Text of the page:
The Fishbone Diagram

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The page below is a sample from the LabCE course Risk Management in the Clinical Laboratory. Access the complete course and earn ASCLS P.A.C.E.-approved continuing education credits by subscribing online.

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The Fishbone Diagram

Another tool that can be used when performing a root cause analysis is the cause-and-effect diagram, popularly referred to as the "fishbone diagram" because of its appearance.
Cause-and-Effect (Fishbone) Diagram Example
This type of diagram graphically helps identify and organize known or possible causes for a specific problem or area of concern.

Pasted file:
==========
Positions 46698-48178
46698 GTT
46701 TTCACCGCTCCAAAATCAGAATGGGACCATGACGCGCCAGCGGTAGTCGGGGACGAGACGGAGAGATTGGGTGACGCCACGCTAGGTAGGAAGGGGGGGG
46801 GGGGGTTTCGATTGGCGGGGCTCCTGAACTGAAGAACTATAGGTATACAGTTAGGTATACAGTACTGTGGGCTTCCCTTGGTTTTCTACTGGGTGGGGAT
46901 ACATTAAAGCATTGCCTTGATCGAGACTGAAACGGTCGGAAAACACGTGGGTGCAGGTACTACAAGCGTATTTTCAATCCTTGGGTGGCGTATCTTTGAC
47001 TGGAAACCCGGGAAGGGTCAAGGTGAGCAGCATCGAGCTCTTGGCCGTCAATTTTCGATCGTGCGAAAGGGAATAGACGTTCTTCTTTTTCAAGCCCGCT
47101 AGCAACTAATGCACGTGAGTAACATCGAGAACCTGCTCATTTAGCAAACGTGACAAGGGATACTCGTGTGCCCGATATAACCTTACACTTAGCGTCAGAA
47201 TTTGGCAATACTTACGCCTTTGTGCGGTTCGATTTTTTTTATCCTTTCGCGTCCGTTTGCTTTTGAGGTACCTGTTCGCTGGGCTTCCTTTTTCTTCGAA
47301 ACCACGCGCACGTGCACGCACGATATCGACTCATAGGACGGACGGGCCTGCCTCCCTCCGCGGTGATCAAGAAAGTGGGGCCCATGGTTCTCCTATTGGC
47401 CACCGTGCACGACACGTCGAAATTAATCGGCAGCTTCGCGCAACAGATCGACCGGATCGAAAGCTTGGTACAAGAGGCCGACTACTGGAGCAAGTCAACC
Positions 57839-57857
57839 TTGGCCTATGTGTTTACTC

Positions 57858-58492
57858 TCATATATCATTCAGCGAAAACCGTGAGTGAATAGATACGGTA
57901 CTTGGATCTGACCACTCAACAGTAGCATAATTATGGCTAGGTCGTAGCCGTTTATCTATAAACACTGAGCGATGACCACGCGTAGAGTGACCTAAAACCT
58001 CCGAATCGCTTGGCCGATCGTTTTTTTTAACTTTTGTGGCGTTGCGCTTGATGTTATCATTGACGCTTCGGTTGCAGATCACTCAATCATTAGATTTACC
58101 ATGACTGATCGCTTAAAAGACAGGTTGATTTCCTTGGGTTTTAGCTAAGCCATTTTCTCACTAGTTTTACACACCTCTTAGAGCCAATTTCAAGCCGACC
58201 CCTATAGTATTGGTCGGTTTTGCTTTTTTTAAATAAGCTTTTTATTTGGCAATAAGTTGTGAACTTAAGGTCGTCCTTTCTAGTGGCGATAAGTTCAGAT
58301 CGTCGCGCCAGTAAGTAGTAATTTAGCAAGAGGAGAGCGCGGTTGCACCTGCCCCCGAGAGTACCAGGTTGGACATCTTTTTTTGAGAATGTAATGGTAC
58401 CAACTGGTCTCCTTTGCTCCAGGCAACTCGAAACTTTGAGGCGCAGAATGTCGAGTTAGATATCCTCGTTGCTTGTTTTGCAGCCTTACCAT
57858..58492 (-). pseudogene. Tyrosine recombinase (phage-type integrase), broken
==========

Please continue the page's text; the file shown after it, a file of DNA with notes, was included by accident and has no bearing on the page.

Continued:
In this theoretical example, the identified problem is a "near miss." Two units of red blood cells were taken to the dialysis area for transfusion of two different patients. The first unit was hung by one clinical person and started just as another clinical person noticed that the unit picked up for transfusing another patient had the wrong identifying information. The blood was stopped immediately on the first patient.
Some of the benefits of constructing a "fishbone diagram" are that it:
  • helps determine root causes using a structured approach.
  • encourages group participation and utilizes group knowledge.
  • indicates possible variations in a process.
  • indicates areas where more data should possibly be collected.